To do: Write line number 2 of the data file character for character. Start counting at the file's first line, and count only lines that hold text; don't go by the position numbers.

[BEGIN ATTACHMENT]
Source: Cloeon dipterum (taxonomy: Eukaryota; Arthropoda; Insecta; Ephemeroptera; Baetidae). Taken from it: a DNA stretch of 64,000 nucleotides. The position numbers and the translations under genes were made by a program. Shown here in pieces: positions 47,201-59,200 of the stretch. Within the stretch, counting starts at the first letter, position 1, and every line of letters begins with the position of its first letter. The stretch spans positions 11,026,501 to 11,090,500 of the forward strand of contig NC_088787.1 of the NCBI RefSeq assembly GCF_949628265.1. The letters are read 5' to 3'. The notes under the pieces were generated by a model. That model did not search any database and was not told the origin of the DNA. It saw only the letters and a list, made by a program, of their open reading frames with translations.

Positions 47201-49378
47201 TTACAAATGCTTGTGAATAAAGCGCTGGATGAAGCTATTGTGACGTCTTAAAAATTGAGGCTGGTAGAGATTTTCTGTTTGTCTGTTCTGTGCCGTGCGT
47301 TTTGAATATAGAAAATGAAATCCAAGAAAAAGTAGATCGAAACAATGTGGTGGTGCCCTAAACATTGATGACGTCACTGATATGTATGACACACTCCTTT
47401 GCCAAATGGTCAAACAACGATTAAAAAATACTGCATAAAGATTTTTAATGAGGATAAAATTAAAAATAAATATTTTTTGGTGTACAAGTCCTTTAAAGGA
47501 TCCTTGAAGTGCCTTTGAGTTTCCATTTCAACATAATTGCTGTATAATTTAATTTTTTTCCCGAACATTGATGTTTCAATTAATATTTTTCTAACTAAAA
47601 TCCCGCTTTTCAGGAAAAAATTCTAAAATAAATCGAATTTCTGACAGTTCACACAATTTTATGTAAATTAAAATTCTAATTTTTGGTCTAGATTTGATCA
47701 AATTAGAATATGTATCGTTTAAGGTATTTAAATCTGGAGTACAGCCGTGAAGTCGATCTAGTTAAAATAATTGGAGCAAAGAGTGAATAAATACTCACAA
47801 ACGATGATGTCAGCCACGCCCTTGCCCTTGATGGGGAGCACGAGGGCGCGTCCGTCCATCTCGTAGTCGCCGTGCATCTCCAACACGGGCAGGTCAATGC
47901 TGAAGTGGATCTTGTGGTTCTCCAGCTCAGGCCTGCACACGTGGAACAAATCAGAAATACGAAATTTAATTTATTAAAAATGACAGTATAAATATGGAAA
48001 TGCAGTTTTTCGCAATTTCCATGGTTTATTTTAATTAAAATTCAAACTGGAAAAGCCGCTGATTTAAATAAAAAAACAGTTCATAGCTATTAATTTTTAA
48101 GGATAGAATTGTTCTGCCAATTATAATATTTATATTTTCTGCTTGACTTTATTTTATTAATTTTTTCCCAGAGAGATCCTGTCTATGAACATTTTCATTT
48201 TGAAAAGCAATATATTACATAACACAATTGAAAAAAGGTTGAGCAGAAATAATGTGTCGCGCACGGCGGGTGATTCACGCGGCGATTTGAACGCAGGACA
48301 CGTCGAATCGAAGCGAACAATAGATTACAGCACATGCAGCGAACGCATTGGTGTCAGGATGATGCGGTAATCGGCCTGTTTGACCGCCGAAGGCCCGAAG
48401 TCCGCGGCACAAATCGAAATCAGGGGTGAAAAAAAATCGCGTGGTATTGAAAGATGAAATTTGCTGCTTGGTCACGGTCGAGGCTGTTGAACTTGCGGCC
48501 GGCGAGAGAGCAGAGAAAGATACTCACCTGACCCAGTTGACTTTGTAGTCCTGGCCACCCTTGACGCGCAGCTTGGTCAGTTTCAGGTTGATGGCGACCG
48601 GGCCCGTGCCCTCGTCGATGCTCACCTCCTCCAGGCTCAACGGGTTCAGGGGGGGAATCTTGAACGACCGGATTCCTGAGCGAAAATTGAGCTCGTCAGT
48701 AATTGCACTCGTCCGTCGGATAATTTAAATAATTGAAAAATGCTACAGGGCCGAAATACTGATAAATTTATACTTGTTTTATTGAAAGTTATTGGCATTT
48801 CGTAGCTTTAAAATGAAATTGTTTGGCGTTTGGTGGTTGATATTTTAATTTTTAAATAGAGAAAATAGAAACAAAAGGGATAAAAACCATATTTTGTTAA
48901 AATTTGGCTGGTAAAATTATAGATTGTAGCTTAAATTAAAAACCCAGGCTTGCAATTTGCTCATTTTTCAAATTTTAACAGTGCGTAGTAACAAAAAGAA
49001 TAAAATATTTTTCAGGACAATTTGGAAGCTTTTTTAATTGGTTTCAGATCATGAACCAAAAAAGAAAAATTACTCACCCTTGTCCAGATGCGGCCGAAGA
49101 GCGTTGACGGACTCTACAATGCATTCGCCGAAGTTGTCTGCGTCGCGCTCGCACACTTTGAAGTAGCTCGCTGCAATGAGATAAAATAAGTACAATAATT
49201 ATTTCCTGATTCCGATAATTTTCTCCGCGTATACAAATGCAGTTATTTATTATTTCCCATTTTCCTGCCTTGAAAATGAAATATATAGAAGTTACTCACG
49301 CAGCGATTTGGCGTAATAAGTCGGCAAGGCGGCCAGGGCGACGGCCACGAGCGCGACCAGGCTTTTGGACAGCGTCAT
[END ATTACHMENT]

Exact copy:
Positions 47201-49378